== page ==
Calling all Graying Societies; You Savior has Arrived

 

Meeting at a bustling café, during lunch time rush hour, perhaps was not the smartest idea for navigating an interview. In terms of locus, it only got worst from there; the frazzled hostess sat me down directly in front of the kitchen which added to the exasperation of the situation.

As I began fishing through the menu, my interviewee had arrived. Aziza Jaffer is her name however; a more fitting tag for her would be quintuplet-threat. Soon you will realize why. 

Her life’s story is ..well…quite the story.

Born in Toronto, raised in Burundi for ten years, returned to Toronto in 1994 due the Rwandan Genocide.  Completed an Honors Bachelor of Science degree, as the focus of her undergraduate studies at the U of T. From there Aziza worked with a non-profit organization in Kenya, reappeared in Toronto to try the corporate world on for size, developed an obsessive passion for caring for elderly, all while being heavily involved in her Ismaili Muslim Community and pursuing her many side interest- dancing/singing/acting. And she schooled herself into learning English, French, Guajarati, Kachi, Hindi and Swahili.

Tell me about the situation in Burundi during the time of intense political turmoil.

It wasn’t as bad as it sounds. The bombings happened more in rural areas and we lived in the city. We could hear gunshots from a far distance but that was about it. The violence was between the Tutsi and the Hutu tribes and didn’t concern foreigners. Plus, Rwanda was more affected by the genocide, not Burundi, we didn’t have to evacuate. When the situation was really bad, I came back to Canada for four months but then went back as soon as the situation was better. I remember, we (my brother and I) had a seven o’clock curfew, which extended to ten, eleven then twelve, as things got better.

What did you take to heart from that experience?  

I am definitely a stronger person because of what I had witnessed, what I was aware of. Even now if I hear fireworks it jolts me for second. I look at it as one chapter of my life.

Was it difficult for you to leave the country where you spent a decade of your life or were you anxious to come back to Canada and rejuvenate?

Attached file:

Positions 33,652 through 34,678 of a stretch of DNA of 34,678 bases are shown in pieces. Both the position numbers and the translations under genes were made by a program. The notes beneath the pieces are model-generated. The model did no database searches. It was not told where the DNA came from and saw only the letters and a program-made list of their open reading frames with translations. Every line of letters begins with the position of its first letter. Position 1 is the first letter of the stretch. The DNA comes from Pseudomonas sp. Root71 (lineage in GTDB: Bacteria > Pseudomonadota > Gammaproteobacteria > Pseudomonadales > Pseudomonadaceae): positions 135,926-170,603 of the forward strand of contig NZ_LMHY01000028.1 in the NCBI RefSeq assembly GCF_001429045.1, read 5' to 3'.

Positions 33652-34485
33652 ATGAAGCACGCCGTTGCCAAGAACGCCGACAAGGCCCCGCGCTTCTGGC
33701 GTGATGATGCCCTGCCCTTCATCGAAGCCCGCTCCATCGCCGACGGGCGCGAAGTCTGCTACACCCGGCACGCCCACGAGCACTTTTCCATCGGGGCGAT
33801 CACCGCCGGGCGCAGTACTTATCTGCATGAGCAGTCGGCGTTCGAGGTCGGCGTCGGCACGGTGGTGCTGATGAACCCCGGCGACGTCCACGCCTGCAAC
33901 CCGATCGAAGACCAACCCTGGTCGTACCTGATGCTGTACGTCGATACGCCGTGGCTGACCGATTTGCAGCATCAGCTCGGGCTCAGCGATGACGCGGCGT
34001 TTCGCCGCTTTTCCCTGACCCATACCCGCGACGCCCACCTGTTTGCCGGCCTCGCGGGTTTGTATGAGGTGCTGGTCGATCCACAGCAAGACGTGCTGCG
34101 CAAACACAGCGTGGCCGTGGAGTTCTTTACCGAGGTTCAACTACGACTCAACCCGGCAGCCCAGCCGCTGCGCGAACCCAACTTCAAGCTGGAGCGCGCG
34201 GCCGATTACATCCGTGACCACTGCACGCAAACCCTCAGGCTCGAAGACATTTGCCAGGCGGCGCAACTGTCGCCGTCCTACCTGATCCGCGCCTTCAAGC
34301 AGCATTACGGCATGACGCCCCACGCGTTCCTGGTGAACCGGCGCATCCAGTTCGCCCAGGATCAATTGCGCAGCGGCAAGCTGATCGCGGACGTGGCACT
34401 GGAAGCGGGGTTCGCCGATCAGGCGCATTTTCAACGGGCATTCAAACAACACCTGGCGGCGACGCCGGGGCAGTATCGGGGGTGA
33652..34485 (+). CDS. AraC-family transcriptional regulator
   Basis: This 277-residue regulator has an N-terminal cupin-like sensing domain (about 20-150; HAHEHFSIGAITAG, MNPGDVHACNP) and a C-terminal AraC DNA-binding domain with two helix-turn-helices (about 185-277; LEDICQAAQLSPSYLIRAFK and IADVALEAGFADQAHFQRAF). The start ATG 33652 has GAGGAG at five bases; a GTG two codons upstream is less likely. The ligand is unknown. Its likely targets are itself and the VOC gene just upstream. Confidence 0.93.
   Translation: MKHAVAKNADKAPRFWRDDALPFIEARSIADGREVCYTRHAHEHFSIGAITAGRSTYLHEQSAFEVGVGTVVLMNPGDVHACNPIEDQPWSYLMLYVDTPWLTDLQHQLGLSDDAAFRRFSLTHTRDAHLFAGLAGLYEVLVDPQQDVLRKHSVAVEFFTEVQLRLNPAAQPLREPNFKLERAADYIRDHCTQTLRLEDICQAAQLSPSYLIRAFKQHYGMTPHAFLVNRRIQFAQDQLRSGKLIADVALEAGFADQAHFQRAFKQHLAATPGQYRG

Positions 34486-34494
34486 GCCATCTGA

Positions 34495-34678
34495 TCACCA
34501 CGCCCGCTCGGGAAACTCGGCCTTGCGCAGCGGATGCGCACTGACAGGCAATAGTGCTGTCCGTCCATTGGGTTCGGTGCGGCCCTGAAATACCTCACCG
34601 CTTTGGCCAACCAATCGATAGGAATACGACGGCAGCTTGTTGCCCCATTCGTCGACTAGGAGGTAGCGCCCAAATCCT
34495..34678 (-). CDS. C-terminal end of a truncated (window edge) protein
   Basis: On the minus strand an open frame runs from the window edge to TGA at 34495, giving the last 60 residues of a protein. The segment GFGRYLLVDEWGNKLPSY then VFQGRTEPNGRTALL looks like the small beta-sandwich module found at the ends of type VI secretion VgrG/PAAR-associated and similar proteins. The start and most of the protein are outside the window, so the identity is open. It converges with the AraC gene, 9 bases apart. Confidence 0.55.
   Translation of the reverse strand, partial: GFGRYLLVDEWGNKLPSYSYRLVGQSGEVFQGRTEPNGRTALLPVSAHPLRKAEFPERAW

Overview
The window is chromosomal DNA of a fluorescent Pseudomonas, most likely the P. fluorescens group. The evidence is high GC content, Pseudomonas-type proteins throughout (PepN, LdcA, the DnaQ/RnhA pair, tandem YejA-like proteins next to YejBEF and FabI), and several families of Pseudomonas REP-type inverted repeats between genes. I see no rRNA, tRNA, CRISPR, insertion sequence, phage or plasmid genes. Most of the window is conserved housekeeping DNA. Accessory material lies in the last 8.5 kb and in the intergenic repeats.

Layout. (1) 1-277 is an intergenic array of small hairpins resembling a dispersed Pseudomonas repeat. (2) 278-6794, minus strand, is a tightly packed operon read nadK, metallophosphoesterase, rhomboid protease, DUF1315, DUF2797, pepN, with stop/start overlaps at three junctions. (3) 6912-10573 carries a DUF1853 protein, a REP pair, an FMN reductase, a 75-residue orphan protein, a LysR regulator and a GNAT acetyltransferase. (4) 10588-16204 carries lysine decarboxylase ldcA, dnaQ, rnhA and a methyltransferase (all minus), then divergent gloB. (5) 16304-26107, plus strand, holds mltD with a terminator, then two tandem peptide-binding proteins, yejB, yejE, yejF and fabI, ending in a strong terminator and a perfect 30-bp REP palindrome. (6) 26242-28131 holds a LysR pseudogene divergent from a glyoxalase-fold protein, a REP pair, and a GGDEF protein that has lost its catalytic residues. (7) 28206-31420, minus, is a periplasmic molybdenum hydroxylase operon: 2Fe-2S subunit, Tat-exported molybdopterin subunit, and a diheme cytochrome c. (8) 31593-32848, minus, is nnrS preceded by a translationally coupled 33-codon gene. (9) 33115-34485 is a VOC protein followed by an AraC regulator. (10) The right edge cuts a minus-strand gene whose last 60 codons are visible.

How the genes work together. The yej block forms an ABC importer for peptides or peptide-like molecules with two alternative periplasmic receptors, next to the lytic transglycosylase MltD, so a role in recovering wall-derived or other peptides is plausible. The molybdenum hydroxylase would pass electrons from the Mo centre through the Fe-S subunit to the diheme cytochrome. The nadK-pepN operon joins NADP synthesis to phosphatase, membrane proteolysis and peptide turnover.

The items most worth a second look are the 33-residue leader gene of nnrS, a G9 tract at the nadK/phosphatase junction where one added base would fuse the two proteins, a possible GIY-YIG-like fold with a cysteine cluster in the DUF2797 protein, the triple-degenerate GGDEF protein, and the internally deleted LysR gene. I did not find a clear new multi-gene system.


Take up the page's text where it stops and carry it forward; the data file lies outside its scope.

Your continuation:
It was difficult because I played out a bulk of my childhood there; I went to school there, made some great friends. Life was much mellower in Burundi. Burundi was my safety net; I had my family and friends. I only came back here to go to university, same with my brother.

Living in Kenya, employed by a Youth International Program funded by CIDA (Canadian International Development Agency), what exactly did your role entail?

Well, let me back track for a moment… During my convocation a woman by the name of Mary Anne Chambers said Use your knowledge to serve others. Education is one thing you are fortunate to get, and no one can take that away from you.” And I just thought her words were so inspiring and I wanted to give back.

So after completing my degree, I decided to work for CIDA through the program called ‘Helped the Aged Canada.’ It was a six month, paid internship. I was placed in rural Kenya, which was quite the change from living somewhat luxuriously in Burundi because I had my family. Here I was all alone. I had a variety of jobs. As a community developer, I looked for non-profit organizations in the area, trying to get loans for children so they could afford to going to school. Helped the Age Canada had this program called ‘Adopt-a-Gran.’ For example, I would ask for money for a family to own a goat, that family could then sell the milk and use that money for necessities- a bed, medicine, proper agricultural tools, books, pencils. Canadian sponsors would provide the grant and I would write reports to the sponsors giving them updates on where their money is going, news on the child’s studies if the money went to putting a child through school.